Distressed oak flooring yes or no?

(20 Posts)
silversixpence Tue 09-Feb-16 23:01:22

I am thinking of getting this flooring in my new house (throughout downstairs). I am just not sure about the knots and blemishes in the wood. It is a late Victorian house which will be classic but with modern colours (grey, white, turquoise, yellow). Can't find anything which is similar enough to this shade, everything is either very grey or natural oak.

magpie17 Tue 09-Feb-16 23:06:10

I love love love this flooring! I want it for my house but it's a tiny new build box and I don't think it would go, in a Victorian house I think it would be lovely. All the imperfections make it look more authentic I think.

silversixpence Tue 09-Feb-16 23:13:14

Ah validation, that is what I need grin

It's a huge outlay (60 sqm) so need to get it right, as DH will insist it remains there forever! We could sand the floorboards but I prefer this textured finish compared to floorboards (which are also freezing).

silversixpence Wed 10-Feb-16 16:50:31

Anyone else? Is it a bit Olde Worlde?

Thistledew Wed 10-Feb-16 17:01:04

Personally, I can't see the point of putting down something resembling old floorboards over- well, old floorboards. I would think it looks a bit faux as compared to the real thing, but if you like it, then go for it. An alternative, if your original boards need replacing, is to go to a reclamation yard and buy some replacement originals.

SandrasAnnoyingFriend Wed 10-Feb-16 17:01:33

Love it, we're about to put engineered wood down in our kitchen extension. It's a Victorian house too and I've recently decided to go throughout the hallway too so that it looks a bit neater. We're going a bit lighter as we are putting dark kitchen units in but would otherwise choose something like this.
Have you ordered a sample?

silversixpence Wed 10-Feb-16 17:21:48

I have a sample of the 20mm which looks the same and it has a really nice finish.

We did plan to do the floorboards originally, but after having them done in our old house I changed my mind. They are cold, there are cracks where the filler has fallen through the gaps and I'm not sure I can get the effect I want with staining.

linspins Wed 10-Feb-16 17:29:07

Oooh, I love it. Yes please, I'd like that too! Looks lovely. Have you had an actual sample? Is it very textured? Do you mean knots, or does it also have a prounounced grain?

linspins Wed 10-Feb-16 17:31:45

Ha, crossed posts. And I think I see from the last of the pictures that it is quite grainy?

notarehearsal Wed 10-Feb-16 18:12:08

Lovely, I'd much prefer it to my original ones with huge gaps and which need resounding every few years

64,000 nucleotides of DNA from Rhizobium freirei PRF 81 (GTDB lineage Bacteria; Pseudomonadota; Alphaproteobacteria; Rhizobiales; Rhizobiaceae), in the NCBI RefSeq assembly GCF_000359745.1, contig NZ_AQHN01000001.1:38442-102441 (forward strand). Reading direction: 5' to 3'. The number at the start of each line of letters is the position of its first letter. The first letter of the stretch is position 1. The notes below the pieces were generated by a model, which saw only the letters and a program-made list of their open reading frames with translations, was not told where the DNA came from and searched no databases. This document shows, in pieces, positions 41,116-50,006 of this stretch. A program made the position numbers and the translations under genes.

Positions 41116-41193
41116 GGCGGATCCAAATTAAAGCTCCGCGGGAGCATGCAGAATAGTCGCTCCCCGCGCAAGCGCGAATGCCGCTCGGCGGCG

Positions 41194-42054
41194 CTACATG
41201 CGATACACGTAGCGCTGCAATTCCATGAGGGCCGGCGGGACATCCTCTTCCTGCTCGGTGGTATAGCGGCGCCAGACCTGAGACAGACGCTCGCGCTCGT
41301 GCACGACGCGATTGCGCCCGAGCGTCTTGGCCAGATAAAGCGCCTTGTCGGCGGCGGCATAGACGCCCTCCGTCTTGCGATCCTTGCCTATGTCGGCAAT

silversixpence Wed 10-Feb-16 18:40:52

Yes it is grainy not sure how easy it would be to clean!

Tummyclutter Wed 10-Feb-16 18:54:47

I think it's really nice.
You need to think about how it is going to be laid though.
Are you floors nice and even already? We ended up taking all ours up and having a ply floor fitted and laying over that.
Skirting boards need to come off, door architraves need to be shortened at the very least.

linspins Wed 10-Feb-16 20:11:20

Finish is the key. Having a wooden bead run along the edge because skirtings have been left in place will always make it look like it's been added, rather than always there.
I was wondering about cleaning too.

Karcheer Wed 10-Feb-16 20:46:06

Looks so lovely I've ordered a sample. Do you know anyone whose ordered from them?

Pretendingtobe31 Wed 10-Feb-16 20:49:33

I wouldn't. I'd go for dealing with your originals. We had a similar issue upstairs and nearly carpeted over before we got a fantastic floor guy out who sorted them! I could have kissed him!

peggyundercrackers Wed 10-Feb-16 20:59:13

We have wood similar to this in our hall, we liked it when it went down but now feel it's a bit too textured and would prefer something which looked more finished/less distressed. I think it's better suited to more commercial type properties than residential properties.

silversixpence Wed 10-Feb-16 22:20:01

Peggy would it be possible to see your hallway? I'm having difficulty picturing how it would look.

PrimalLass Wed 10-Feb-16 22:37:31

Our friend is a property developer and puts new pine t&g floorboards over the old ones, then varnishes them. It looks really authentic, without the gaps.

Karcheer Thu 11-Feb-16 07:47:12

primal that's really interesting! I've a new extension and wanted floorboards! was worried they'd look too perfect, does he age them at all?

linspins Thu 11-Feb-16 10:38:28

Just to add to this...in our last house, we had pine floor boards downstairs, very chilly as just the floor void beneath. We took much of them up, fitted celotex insulation snugly beneath the floor in between each rafter, and relaid the boards before sanding etc. They looked lovely, and the house felt much warmer.
The house we about to buy has solid floors, so we are hoping to put engineered wood boards down.
The one big difference in look I think, is that real floorboards have odd joins and nails in each end keeping them in place. However 'real' looking engineered boards are, they don't have nails in. So although lovely, it's a different sort of look.

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